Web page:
SWAT team raids wrong home in open WiFi network cock-up [VIDEO]

SWAT team raids wrong home in open WiFi network mix-up [VIDEO]

SWAT team. Image from ShutterstockIs your home WiFi network left open for anyone to use? Maybe this staggering story from America will make you think twice as to whether that’s a good idea.

After spotting threats posted online, a heavily-armed police SWAT team broke down the door of a house in Evansville, Indiana, smashed windows and tossed a flashbang stun grenade into the living room where an eighteen-year-old girl and her grandmother were watching the Food Network.

Can you imagine how terrifying it must have felt to have been in that room when the grenade was thrown in, and the house stormed by police with their guns drawn?

Oh, and just a small detail – the police had the wrong house. The home had an open WiFi connection, which meant that it could be used from an outside location.

The dramatic events were helpfully captured on video, as the police had invited the local news station to record the raid (presumably their intention was to show themselves in a good light, rather than making a massive goof).

I’m not American, and don’t live in America, so maybe you think I’m not entitled to ask this question, but I’m going to ask it anyway: What on earth is going on? Has the world gone entirely barking mad?

Okay, that out of the way – let’s get on with the story…

The somewhat rattled Stephanie Milan and her family were released without charge once the mix-up became obvious, and police looked further afield for the culprit who had posted messages like the following online:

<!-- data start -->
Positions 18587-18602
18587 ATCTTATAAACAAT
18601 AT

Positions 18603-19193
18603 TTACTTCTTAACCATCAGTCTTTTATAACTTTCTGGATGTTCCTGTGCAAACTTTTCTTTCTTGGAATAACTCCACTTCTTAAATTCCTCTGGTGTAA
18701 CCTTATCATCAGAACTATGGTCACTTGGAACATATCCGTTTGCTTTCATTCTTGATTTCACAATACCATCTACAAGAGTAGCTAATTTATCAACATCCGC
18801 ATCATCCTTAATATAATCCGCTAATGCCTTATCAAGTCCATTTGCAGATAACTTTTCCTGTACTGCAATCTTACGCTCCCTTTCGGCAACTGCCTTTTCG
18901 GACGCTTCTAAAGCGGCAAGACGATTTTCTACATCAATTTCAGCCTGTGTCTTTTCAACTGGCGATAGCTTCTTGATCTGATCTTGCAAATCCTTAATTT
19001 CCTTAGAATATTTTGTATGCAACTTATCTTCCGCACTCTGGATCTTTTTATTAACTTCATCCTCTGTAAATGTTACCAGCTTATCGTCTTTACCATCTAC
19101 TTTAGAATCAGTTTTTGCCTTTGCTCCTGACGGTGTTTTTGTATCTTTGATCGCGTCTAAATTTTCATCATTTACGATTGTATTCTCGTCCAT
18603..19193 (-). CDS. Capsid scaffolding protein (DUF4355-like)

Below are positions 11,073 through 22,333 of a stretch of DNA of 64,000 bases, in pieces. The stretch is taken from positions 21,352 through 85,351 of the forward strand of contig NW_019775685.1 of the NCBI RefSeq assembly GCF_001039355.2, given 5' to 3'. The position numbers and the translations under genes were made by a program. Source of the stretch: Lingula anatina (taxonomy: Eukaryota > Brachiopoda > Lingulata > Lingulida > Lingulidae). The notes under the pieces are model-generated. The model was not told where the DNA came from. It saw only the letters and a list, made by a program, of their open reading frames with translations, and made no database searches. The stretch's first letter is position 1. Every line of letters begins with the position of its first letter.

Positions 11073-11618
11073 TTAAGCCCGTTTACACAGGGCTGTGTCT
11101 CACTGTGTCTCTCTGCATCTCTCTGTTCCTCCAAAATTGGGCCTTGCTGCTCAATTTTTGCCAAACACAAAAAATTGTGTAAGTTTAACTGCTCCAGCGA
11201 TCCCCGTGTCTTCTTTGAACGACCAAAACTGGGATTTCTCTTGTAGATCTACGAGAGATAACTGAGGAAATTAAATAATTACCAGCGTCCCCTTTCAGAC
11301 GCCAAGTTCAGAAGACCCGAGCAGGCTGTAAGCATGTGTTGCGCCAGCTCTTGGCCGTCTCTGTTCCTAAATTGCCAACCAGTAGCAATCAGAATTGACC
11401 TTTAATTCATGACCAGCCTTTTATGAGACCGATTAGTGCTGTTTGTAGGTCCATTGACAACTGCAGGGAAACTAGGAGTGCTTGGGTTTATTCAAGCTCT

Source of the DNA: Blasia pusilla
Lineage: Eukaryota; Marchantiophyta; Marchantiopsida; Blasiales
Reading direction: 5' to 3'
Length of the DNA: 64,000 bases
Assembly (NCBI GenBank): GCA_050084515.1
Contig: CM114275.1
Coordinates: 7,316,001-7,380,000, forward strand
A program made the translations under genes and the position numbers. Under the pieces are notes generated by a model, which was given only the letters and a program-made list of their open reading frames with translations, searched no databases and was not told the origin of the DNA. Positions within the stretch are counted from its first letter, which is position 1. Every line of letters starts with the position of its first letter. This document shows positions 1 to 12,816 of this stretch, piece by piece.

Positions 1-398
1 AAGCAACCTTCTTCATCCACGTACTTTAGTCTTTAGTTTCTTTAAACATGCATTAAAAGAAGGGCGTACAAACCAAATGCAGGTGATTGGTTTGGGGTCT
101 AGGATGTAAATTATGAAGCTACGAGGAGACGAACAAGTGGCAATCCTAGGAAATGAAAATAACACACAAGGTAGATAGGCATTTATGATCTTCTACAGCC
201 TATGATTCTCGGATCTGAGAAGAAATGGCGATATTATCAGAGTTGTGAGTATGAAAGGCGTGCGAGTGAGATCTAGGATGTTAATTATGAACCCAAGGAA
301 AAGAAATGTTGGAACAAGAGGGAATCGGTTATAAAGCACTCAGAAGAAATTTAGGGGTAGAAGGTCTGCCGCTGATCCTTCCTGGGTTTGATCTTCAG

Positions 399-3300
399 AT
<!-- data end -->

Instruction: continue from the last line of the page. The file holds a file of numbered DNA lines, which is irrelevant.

"Cops beware! I'm proud of my country but I hate police of any kind. I have explosives πŸ™‚ made in America. Evansville will feel my pain."

With a second suspect identified at a different house on the same street, police took a more softly-softly approach. This time not using a SWAT team or grenades, but instead using the tried-and-trusted traditional method of knocking on the door.

You would like to imagine that the authorities understand that many people still have poorly secured WiFi networks in their home, which can easily be exploited by people causing mischief, sending pornographic spam or even terrorist-related emails.

The Milans’ door and window are now being repaired at the city’s expense. And presumably the family are taking steps to secure their WiFi connection.

Hat-tip: Ars Technica

SWAT team image courtesy of Shutterstock.